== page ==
If the entire systems is original, and the fittings are NOT brass with copper crimp rings, would replacing the fittings be enough to ensure peace of mind, and significantly reduce the probability of a problem (yes, I know this would be on our nickle, not the sellers!)

And would that be significantly less expensive? We really like the house, now we're trying to develop realistic bugets for the "must do" things!

Thanks!
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Old 06-02-2007, 07:06 PM
 
Location: Cary, NC
43,016 posts, read 76,519,527 times
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Your inspector will identify the fittings as brass or plastic.
I would consider getting quotes for both fitting replacement and full plumbing replacement just to compare them.

I would bet that a 1994 house would have the brass fittings, since they were introduced several years earlier.
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Old 06-02-2007, 08:46 PM
 
492 posts, read 2,102,383 times
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Thanks, Mike!

So if we have brass fittings, we should feel <relatively> safe with polybutylene pipes?

(My realtor--second generation Raleigh, with her 3rd (in their 20s) and 4th (6 months old) generations following her -- really knows neighborhoods, schools, values, etc but freely admits that she bows to her inspector for "technnical stuff." Hats off to her for saying/admitting that! She can recognize poly pipes, but won't make further diagnosis about what to do -- she relies on her inspectors.)

To anyone out there sitting on the "cheap, FSBO fence": WORK WITH A REALTOR! A good realtor is worth his/her weight in gold...and certainly more than 2.4% of your purchase price!
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Old 06-02-2007, 08:48 PM
 
Location: Raleigh, NC
12,475 posts, read 32,134,244 times
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There are class action suits for poly pipes and masonite siding, which were both used quite a bit in our area.

I have both!

Masonite is fine as long as you maintain it.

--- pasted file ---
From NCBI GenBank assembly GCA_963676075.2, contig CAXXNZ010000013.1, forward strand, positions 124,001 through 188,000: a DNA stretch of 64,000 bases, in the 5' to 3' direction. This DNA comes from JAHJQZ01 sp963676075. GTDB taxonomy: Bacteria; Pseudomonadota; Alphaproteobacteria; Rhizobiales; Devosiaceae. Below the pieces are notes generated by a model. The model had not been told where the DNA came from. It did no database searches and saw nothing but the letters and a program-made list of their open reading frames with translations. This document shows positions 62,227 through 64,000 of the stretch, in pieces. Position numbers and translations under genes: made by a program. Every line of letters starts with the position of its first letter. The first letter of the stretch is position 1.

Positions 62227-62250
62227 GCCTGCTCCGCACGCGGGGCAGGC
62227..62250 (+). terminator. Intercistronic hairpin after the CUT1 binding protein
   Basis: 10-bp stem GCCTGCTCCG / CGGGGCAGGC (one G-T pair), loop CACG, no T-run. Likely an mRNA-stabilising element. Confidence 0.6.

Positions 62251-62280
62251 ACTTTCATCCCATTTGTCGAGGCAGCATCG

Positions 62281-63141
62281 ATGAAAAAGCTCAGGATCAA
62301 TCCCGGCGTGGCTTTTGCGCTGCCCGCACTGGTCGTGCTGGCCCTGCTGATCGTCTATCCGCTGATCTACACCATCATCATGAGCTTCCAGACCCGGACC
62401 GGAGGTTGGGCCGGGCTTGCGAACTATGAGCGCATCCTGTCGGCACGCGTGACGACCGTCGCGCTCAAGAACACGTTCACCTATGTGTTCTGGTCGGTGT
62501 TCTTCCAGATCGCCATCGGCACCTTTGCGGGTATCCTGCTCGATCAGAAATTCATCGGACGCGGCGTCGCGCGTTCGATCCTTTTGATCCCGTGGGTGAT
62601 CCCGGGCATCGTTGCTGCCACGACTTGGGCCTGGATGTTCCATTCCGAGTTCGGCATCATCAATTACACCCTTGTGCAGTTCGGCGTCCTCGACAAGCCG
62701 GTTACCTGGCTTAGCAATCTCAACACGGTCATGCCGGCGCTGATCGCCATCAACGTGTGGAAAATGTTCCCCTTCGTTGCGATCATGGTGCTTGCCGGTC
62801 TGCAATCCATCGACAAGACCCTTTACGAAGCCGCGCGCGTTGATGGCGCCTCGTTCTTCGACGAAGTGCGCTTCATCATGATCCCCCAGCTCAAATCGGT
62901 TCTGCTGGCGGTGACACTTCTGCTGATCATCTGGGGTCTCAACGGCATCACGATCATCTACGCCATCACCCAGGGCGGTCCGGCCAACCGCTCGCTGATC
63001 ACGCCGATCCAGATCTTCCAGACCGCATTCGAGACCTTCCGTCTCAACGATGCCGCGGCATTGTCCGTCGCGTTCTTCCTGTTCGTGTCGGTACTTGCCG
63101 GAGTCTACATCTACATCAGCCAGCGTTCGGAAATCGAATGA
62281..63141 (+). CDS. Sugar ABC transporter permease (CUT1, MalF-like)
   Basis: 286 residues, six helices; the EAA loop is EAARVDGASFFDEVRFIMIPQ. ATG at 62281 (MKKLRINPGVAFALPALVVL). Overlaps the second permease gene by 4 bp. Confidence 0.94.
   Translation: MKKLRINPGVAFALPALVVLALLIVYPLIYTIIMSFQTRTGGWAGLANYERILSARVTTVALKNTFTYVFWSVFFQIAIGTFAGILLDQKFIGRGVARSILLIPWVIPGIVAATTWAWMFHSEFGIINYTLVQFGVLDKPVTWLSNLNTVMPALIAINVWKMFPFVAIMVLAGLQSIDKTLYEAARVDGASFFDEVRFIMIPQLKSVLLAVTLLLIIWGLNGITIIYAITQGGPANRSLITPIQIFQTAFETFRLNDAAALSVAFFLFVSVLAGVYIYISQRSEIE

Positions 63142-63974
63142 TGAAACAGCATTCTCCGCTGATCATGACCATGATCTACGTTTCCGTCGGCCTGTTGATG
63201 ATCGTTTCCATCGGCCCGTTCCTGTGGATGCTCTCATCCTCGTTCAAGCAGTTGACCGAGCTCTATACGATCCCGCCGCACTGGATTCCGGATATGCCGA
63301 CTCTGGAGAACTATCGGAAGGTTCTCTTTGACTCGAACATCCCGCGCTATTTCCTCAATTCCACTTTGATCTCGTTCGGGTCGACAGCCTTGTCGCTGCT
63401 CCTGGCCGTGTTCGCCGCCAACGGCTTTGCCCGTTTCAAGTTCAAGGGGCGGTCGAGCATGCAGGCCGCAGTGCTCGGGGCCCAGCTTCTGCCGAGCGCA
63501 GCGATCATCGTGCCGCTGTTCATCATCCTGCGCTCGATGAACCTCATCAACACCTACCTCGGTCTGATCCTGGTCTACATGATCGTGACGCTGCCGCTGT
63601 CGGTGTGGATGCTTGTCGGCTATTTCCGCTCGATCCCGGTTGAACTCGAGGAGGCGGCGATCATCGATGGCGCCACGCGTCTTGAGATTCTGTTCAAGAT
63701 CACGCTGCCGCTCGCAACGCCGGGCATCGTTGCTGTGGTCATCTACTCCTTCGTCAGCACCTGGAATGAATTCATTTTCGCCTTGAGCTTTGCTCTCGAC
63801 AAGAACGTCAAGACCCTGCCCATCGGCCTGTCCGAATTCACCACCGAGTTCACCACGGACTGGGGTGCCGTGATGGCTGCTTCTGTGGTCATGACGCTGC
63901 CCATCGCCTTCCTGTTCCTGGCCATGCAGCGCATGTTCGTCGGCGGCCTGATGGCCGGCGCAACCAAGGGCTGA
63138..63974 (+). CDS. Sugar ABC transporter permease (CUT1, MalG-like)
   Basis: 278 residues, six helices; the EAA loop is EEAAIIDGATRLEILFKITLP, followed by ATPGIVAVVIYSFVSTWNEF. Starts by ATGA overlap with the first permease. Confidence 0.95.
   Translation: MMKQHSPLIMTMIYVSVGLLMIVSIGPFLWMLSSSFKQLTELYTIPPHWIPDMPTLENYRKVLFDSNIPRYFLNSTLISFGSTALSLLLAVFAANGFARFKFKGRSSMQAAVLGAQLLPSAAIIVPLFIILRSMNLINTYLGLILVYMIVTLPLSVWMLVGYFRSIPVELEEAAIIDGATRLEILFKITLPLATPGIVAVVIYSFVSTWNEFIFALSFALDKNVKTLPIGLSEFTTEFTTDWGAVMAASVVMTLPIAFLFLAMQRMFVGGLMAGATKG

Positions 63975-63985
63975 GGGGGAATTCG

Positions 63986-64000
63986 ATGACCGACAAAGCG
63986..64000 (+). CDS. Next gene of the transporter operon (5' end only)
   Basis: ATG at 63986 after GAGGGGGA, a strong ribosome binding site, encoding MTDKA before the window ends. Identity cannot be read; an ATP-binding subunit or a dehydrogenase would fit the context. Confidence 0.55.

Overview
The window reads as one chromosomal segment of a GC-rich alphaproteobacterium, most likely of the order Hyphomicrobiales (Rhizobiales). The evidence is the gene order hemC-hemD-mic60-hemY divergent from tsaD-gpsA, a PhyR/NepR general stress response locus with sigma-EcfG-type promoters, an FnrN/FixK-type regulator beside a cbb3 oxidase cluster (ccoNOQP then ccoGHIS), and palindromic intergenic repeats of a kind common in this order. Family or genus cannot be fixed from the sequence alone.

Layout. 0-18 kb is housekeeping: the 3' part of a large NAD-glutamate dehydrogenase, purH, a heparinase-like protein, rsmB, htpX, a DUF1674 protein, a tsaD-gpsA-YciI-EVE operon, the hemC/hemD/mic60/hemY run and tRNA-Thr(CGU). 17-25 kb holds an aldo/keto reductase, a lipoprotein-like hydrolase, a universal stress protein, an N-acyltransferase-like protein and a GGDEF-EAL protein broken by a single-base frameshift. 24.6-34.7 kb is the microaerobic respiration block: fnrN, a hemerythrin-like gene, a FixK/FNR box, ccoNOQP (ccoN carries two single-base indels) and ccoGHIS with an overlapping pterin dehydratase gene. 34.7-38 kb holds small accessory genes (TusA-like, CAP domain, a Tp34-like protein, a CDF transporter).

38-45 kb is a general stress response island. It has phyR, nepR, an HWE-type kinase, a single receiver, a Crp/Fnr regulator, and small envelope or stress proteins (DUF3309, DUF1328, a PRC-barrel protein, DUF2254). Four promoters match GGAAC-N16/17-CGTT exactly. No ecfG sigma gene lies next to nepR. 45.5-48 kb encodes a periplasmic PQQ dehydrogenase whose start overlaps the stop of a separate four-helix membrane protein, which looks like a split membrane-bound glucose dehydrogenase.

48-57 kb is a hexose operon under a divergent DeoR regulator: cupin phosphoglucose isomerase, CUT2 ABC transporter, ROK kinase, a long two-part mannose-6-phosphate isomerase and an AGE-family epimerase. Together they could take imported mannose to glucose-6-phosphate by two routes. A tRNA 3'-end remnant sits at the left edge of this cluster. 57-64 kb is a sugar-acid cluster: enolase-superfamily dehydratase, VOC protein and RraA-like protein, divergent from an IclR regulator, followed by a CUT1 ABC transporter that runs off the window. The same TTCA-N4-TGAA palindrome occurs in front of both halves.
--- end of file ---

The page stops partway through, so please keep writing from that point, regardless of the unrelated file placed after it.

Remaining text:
If the poly pipes haven't caused any problem by now, they are probably fine. However, isn't that what homeowner's insuance is for?

There are websites that you can go online and read all about it.

I wouldn't NOT buy a home due to either of these situations but I WOULD educate myself and make my own decision.

Vicki
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Old 06-21-2008, 08:45 PM
 
Location: Apple Valley Calif
7,474 posts, read 22,810,796 times
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Plastic pipes may have been a problem in the past, but today they are the latest, greatest thing. Copper is yesterday, plastic is today. Perhaps if you are looking at an older home, you may want to investigate whether or not you are getting the 80's, 90's plastic, or the ones used today that are state of the art.
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Old 06-21-2008, 09:48 PM
 
Location: Knoxville
4,705 posts, read 25,186,006 times
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Polybutylene pipes CAN be a problem, even if you have not had a problem yet. The fittings were the main problem, however, there was also an issue with the chlorine levels in the water and the poly pipe not liking it too much. You can go to Polybutylene Pipe Settlement Fund > Home and get info. The class action lawsuit is still in effect.

Masonite/hardboard siding on the other hand had problems, but the class action lawsuit has long expired and run out of money. It was not only Masonite brand, but many others. I have to disagree with VickiR a bit. While most hardboard siding will be fine if kept painted and it doesn't have overdriven nails - there was some that was just plain BAD and delaminated on it''s own, painted well or not.

Newer plastic pipes used in homes today would include CPVC and PEX. CPVC can be used for hot and cold, where the regular PVC can not be used for hot water. PEX also had some problems with the fittings, and there was a lawsuit over those. Those atty's get around don't they?
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Old 06-22-2008, 02:12 PM
f_m
 
2,289 posts, read 8,344,143 times
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Quote:
Originally Posted by Barking Spider View Post
Newer plastic pipes used in homes today would include CPVC and PEX. CPVC can be used for hot and cold, where the regular PVC can not be used for hot water. PEX also had some problems with the fittings, and there was a lawsuit over those. Those atty's get around don't they?
I've been wondering about this myself. I usually run the cold water when pouring out the boiling water from making pasta. I noticed that PVC is only suitable for 140 deg F and PEX is only up to 200 deg F, both are lower than boiling temperature. So I would assume in either case I would still have to add cold water to the drain.